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Platinum may be rare, but today it is the third-most-traded precious metal in the world. It is widely used in a variety of sectors, and in recent years high demand and low supply have pushed the platinum market into deficit. Generally when demand for a metal is high and supply is low, its price will rise. However, for platinum that has not been the case — in the last five years, the platinum price has fallen about 40 percent. In the first quarter of 2017, it was trading around the $1,000-per-ounce mark. Nevertheless, many investors remain hopeful about platinum’s prospects moving forward, and are keen to learn how to invest in platinum. With that in mind, here’s a brief overview of platinum supply and demand...

Platinum may be rare, but today it is the third-most-traded precious metal in the world. It is widely used in a variety of sectors, and in recent years high demand and low supply have pushed the platinum market into deficit.

Generally when demand for a metal is high and supply is low, its price will rise. However, for platinum that has not been the case — in the last five years, the platinum price has fallen about 40 percent. In the first quarter of 2017, it was trading around the $1,000-per-ounce mark.

Nevertheless, many investors remain hopeful about platinum’s prospects moving forward, and are keen to learn how to invest in platinum. With that in mind, here’s a brief overview of platinum supply and demand dynamics, and a look at a few different ways to start investing in platinum.

Platinum supply and demand

South Africa is by far the world’s top platinum-producing country. It accounts for 70 percent of world production, and holds the largest-known reserves of platinum-group metals globally.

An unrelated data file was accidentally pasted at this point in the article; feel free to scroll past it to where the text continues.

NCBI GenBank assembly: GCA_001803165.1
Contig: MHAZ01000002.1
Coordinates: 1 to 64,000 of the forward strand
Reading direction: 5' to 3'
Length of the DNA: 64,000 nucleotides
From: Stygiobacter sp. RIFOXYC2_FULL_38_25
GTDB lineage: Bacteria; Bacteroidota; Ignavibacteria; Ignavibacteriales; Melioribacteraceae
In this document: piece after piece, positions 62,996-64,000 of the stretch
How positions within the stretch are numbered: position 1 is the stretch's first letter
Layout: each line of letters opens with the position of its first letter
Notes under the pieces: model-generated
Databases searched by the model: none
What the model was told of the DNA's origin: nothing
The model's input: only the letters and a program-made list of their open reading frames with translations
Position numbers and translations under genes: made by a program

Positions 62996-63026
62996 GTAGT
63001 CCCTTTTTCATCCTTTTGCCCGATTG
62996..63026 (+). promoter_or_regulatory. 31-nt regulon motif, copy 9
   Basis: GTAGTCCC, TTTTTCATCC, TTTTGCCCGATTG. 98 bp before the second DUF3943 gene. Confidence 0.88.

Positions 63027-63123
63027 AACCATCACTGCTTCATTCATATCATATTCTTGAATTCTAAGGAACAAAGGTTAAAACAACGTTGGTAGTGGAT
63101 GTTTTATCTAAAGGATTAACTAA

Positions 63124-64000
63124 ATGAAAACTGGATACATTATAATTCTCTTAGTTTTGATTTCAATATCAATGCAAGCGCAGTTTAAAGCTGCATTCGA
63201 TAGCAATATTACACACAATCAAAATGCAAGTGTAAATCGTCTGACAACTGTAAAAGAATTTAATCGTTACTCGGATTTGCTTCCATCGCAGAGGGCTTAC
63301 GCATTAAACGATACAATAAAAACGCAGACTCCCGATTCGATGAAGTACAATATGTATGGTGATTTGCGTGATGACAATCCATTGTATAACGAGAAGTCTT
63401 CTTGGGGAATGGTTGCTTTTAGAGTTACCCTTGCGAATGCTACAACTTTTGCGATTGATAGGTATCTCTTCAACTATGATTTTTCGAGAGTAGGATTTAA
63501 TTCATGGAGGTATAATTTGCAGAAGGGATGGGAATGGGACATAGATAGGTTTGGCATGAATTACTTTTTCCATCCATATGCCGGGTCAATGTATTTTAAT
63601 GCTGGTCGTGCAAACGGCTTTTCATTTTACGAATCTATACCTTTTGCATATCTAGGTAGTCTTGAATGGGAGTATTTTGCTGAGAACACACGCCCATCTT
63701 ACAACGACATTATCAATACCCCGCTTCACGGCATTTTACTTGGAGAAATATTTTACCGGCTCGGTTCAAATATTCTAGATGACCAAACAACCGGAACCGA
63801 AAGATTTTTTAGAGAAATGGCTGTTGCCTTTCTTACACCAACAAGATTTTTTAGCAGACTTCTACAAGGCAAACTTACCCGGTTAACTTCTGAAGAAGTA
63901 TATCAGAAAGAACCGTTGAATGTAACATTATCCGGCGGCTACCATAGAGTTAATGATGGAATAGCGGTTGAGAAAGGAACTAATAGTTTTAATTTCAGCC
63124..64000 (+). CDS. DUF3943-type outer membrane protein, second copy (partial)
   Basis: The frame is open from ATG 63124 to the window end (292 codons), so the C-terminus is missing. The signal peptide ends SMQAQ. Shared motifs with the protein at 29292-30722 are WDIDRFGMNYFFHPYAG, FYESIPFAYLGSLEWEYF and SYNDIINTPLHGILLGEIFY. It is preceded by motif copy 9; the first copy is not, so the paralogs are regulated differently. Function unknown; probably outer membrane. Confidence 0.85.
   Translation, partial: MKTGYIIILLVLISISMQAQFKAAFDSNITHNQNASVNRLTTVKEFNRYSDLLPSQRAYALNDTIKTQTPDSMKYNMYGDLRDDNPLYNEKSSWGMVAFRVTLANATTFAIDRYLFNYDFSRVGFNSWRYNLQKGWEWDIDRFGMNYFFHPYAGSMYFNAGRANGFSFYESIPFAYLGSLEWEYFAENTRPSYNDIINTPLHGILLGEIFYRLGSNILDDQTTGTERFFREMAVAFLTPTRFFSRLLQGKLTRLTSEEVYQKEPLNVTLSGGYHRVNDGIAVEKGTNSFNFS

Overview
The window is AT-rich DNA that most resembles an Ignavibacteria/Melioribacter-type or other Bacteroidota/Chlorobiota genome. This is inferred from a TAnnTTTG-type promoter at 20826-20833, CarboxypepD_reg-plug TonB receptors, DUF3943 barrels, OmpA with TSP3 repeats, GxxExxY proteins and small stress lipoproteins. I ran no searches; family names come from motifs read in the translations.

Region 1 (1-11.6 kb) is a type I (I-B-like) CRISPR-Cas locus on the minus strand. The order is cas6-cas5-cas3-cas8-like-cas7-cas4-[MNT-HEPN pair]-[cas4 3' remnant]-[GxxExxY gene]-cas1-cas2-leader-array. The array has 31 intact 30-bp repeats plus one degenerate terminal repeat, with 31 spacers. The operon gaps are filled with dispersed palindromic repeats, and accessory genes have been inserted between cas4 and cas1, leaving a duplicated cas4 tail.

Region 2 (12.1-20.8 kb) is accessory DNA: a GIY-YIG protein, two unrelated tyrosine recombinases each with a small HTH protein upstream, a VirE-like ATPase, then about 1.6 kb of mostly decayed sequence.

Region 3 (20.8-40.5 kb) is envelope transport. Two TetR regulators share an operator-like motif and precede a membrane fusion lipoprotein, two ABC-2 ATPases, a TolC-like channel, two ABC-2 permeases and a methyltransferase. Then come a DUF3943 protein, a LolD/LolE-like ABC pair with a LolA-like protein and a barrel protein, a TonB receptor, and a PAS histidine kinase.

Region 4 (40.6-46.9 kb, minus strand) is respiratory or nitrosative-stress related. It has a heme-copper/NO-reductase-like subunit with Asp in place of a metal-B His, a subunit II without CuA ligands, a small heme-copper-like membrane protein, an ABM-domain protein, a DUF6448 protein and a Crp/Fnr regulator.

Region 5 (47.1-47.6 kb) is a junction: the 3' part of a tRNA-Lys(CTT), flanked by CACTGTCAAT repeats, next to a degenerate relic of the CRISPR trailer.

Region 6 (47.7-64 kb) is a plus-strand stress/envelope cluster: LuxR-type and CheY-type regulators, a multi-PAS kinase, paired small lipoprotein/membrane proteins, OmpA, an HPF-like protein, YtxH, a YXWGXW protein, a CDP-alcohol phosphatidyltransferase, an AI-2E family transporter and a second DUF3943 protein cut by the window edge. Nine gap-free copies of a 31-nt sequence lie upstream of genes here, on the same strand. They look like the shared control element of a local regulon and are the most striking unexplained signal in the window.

Platinum mine production in the country dropped in 2016 due to several mine stoppages, and those disruptions led to a wider-than-expected platinum deficit of 270,000 ounces last year. The World Platinum Investment Council (WPIC) is calling for another platinum deficit in 2017, although it should come in at just 120,000 ounces.

On the demand side, the automotive industry is the world’s largest consumer of platinum; the sector uses the metal as a catalytic converter for vehicle exhaust systems. Automotive production is forecast to jump in the coming years, particularly in developing markets, and that is expected to ensure healthy demand for platinum into the future.

“China is a big part of this story,” Jonathan Butler, a precious metals strategist at Mitsubishi (TSE:8058), said in March 2017. “The level of car ownership is still growing, and there are signs that it could get to western levels.”

The platinum price is expected to exceed 2016 levels and average about $1,000 in the final quarter of 2017, FocusEconomics said in a Q1 2017 report. ANZ (ASX:ANZ) is more optimistic, and is calling for the price to reach $1,150 during that time. Meanwhile, ABN Amro Group (AMS:ABN) sees the metal reaching $850.

How to invest in platinum

Investors who believe the above market dynamics will eventually result in a price rise for platinum may be interested in investing in the metal. There are several ways to do so, with the first being to purchase physical platinum bars or coins directly. 

Such purchases can be made through a bullion dealer. One option is the WPIC and BullionVault’s online physical platinum market, which is open 24 hours a day, seven days a week. It gives private individuals access to vaulted platinum at the same costs currently paid by institutional investors.

Those interested in physical platinum can also gain exposure via the Sprott Physical Platinum and Palladium Trust (ARCA:SPPP). It provides access to the physical platinum bullion market while allowing the flexibility of an exchange-traded security. Exchange-traded funds like the ETFS Physical Platinum Shares (ARCA:PPLT) are also an option.

A third way to invest in platinum is, of course, to own shares of a platinum-mining company. Some of the top platinum companies include Wallbridge Mining Company (TSX:WM), Impala Platinum Holdings (JSE:IMP,OTCMKTS:IMPUY), Lonmin (LSE:LMI) and Anglo American Platinum (LSE:AAL).

This description was last updated on April 10, 2017.

 

 

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